Mailinglist Archive: opensuse-security (757 mails)

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Re: [suse-security] remote admin: ssh vs. webmin
  • From: Jörg Kütemeier <blue4wolf@xxxxxxx>
  • Date: Thu, 10 Jan 2002 14:47:24 +0100 (MET)
  • Message-id: <6331.1010670444@xxxxxxxxxxxxx>
[... snip ...]
> Not neccesarily true. Remember that your usename is still an unknown =
and as
> such brute force/dictionary type attacks for access are likely to =
> quite quickly direct to superuser status, whereas if you have zero =
> access via ssh and use sudo or allow su to root you will still have a =
> of pitfalls for the would be attacker.
> eg.
> SSH login: user1
> user1 has rights to su user2 but no admin rights or access to sudo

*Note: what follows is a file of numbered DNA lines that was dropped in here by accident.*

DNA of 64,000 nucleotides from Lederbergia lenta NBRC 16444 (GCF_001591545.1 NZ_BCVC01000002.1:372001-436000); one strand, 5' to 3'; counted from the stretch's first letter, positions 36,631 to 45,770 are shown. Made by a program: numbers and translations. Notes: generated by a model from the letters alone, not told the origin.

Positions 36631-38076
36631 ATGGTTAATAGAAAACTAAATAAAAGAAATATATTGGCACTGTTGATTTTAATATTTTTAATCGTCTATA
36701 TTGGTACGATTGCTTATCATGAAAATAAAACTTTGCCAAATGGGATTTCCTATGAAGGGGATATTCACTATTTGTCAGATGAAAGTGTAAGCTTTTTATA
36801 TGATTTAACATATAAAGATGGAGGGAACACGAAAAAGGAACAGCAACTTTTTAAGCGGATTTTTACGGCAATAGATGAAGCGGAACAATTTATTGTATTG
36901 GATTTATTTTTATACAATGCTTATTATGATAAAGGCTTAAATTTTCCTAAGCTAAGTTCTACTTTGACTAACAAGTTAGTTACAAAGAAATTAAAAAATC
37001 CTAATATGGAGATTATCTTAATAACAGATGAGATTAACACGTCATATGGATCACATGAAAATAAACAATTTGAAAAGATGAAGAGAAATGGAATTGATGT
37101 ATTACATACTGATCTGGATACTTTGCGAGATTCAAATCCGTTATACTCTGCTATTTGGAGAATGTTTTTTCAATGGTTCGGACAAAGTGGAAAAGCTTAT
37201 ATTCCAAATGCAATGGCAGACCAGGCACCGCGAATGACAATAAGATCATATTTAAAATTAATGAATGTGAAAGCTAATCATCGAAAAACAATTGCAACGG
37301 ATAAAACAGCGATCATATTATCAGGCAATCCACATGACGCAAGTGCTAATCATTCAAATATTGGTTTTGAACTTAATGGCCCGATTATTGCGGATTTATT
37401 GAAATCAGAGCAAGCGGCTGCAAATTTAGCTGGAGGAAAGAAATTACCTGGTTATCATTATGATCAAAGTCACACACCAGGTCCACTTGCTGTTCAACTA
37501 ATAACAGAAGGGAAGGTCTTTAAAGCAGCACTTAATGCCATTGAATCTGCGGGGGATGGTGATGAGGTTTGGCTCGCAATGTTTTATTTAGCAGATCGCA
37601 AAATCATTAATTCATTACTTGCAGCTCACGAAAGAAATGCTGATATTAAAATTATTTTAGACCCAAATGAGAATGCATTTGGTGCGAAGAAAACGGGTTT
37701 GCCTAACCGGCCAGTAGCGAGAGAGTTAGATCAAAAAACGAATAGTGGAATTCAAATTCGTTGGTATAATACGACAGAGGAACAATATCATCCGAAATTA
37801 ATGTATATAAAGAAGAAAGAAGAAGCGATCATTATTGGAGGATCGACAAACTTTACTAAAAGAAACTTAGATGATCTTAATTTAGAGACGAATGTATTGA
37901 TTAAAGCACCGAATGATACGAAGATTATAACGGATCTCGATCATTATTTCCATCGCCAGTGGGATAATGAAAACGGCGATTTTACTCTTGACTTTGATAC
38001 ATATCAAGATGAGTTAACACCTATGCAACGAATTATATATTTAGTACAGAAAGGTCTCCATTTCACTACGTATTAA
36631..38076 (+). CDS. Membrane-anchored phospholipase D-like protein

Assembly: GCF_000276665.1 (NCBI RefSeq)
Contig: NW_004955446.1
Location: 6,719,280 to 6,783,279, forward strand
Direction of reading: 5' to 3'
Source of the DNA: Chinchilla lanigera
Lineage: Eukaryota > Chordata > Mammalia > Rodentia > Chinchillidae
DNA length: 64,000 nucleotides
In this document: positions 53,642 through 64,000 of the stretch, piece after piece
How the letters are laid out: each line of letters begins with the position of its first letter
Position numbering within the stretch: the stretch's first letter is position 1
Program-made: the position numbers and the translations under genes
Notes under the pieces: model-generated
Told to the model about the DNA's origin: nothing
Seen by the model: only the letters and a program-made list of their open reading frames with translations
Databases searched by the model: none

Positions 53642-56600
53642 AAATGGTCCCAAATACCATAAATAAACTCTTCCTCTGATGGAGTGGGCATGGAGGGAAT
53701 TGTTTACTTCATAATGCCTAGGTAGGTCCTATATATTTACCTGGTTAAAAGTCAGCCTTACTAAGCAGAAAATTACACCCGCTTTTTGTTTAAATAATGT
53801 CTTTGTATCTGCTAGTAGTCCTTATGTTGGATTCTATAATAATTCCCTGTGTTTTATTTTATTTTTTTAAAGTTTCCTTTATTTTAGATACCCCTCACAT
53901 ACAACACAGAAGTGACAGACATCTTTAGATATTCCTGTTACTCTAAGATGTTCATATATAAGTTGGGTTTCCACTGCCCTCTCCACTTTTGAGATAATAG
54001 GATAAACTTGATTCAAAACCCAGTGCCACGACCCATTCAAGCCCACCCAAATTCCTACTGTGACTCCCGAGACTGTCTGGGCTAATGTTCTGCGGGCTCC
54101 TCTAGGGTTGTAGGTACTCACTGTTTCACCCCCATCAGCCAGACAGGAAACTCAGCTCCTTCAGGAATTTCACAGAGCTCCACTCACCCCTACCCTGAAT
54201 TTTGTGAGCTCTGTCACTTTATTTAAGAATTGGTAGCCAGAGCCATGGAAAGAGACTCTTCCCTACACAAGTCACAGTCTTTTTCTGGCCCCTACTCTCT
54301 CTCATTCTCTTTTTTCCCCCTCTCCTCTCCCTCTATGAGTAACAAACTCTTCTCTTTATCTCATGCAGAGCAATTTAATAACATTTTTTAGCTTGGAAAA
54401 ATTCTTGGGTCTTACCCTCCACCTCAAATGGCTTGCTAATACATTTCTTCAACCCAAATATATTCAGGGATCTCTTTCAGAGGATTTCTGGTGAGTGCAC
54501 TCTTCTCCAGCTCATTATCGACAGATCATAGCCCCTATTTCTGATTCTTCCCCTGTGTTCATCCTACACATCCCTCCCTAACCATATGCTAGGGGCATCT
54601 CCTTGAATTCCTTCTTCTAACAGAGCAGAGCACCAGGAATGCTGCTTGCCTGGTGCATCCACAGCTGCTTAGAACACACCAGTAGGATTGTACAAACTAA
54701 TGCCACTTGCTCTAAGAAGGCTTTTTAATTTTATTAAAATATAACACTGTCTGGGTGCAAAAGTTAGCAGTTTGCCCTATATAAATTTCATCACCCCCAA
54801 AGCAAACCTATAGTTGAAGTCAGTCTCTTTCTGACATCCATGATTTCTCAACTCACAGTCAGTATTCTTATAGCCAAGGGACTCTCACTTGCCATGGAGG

> user2 has rights to use sudo but also no admin rights
> sudo can be configured to allow for specific command sets only.

I think it's to complicated in real-world for daily use... and for most =
cracks you can be very lucky if you have captured one local user =
Then you can use e.g. local buffer overflows etc.

> If you are local, then you have a user. Since access to such a user
> account implies that it's equivalent to root, these user accounts have =
> be protected just the same way as root. I don't see any reason why to
> handle the level of protection differently

Think so, too. Protect every user at all costs...

My solution would be:

- use MD5 password's (good and long ones, so BruteForce would be =
useless), use Kerberos or even better disable passwords
- use only SSH protocoll type 2 (don't use type 1!!!)
- create a DSA-Key (choose good passphrase)
- put your public key on the server to the desired account
- if you wish to... activate SSH-Agent (type your passphrase ones, be =
happy for the day, even on X-Servers)
- log in with your Key (password's will never pass the network)
- if you wish to... activate Agent Forwarding and hop on different =
servers without ever prompted for a password (so never transfered over =
the network)



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